Needs Analysis

Needs Analysis [NA] came in with the advent of ESP in the late 1970s and conducting a Needs Analysis is especially popular in Business English courses.

There are a number of ways to do a NA but most involve an instrument of some kind which students complete and you then analyze.

Is a NA necessary or can it be counter-productive?

It all depends.

There is no point doing a NA if you cannot change the course to reflect the students’ needs. Some teachers do a NA on the first lesson and raise the students’ hopes of a tailored course, which may or may not be met. If they are not met then frustration can ensue.

If doing a NA is just a routine because a NA should be seen to be done, then it might be better not to do one.

Different Scenarios

1. You do a NA in the first lesson but your options for changing the course are limited. Is it worth doing? In this situation it might be better to fit the students to the course rather than pretending you can tailor the course [beyond the usual adjustments] to the students.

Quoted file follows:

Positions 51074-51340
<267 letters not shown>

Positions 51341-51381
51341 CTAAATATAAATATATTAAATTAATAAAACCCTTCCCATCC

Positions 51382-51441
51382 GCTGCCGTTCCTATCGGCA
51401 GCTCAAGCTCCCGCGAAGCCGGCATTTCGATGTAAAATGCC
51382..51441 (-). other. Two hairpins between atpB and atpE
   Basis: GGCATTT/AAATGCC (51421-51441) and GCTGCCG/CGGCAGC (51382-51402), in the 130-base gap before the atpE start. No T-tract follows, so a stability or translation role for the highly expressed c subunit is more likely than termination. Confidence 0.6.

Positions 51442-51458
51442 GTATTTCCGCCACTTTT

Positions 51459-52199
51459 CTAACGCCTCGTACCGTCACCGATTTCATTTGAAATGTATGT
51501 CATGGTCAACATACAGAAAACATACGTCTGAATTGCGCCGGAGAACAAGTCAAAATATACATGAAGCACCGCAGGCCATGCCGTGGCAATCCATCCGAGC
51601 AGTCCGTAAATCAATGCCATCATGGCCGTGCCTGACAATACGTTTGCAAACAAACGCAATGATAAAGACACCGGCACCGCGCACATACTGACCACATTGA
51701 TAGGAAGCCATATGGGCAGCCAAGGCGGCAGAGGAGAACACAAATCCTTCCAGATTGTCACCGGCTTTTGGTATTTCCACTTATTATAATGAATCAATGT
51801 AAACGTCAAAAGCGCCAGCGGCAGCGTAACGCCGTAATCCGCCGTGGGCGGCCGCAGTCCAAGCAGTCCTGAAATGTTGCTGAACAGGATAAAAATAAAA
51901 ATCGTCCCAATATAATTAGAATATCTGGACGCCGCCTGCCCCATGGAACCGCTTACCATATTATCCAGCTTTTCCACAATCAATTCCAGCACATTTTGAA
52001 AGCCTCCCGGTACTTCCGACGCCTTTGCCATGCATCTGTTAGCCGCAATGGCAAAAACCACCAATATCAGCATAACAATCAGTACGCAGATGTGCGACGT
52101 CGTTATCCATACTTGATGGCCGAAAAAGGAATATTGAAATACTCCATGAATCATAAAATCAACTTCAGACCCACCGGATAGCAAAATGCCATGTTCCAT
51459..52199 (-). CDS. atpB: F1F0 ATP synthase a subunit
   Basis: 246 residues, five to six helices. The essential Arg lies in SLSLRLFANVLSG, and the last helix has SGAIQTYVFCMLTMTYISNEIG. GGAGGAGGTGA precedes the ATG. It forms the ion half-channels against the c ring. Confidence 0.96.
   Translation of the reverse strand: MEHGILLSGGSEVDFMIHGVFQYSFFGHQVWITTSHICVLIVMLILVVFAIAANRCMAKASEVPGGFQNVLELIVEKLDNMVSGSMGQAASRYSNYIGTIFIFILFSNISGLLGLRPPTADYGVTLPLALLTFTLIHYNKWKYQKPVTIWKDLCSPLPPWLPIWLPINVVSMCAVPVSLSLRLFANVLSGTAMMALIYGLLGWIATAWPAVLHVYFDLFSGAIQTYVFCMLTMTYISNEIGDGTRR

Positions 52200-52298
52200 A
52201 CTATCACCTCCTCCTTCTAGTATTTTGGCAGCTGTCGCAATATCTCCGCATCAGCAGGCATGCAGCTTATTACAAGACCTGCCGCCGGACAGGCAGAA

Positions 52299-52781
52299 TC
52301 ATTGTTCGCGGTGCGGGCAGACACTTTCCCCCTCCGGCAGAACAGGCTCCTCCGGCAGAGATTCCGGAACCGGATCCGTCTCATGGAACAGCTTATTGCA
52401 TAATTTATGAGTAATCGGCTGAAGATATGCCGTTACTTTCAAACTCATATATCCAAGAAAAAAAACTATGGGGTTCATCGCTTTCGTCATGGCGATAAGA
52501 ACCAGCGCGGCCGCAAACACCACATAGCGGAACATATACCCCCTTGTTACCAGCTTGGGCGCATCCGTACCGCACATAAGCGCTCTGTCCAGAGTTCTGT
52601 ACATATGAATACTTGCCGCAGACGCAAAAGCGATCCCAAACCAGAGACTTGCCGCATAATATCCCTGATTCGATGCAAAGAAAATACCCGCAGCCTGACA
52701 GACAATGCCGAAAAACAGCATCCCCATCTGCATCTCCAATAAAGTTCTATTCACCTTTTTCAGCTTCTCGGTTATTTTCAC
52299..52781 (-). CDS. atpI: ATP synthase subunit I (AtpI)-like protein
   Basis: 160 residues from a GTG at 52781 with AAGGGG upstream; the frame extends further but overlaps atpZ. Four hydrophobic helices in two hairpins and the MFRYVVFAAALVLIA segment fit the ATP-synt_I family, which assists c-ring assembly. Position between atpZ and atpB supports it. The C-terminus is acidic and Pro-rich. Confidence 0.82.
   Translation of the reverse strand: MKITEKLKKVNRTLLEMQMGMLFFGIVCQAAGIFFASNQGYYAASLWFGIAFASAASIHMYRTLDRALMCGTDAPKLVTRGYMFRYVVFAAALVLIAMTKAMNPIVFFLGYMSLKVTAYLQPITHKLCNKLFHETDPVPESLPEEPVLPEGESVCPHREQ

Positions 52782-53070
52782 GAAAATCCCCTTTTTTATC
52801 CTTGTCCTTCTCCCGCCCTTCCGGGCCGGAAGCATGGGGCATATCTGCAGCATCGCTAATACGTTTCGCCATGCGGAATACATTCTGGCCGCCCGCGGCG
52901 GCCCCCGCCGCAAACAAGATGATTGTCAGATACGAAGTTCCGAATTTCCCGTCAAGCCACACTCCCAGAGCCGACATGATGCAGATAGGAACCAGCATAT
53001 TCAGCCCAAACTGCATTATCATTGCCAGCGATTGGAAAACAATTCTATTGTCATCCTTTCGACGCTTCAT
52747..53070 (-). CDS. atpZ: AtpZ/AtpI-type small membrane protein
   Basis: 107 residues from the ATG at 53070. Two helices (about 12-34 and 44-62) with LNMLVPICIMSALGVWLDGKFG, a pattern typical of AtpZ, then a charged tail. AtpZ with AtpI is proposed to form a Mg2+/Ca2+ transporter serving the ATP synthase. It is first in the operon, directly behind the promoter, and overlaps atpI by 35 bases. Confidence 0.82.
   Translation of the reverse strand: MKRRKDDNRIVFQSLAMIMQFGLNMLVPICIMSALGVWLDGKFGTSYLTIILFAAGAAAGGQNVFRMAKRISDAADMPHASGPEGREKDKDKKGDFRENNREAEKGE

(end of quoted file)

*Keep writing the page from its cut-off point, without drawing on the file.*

2. You do a NA analysis before the course starts and can write/tailor the course content to reflect the students’ needs: a NA is worth doing.

3. You do a NA analysis before the students are even selected for a language course and work with the institution/company to select which students would benefit from a language course. In this way you can help the institution/company make best use of scarce training resources. Who should be trained? Why should they be trained? What kind of training would they benefit from? These are the kind of questions you can help training managers answer. Then you can design the course.

The documents below will give you some ideas of different options for Needs Analysis instruments, though perhaps the best instrument is a blank piece of paper and an open mind and some good questions.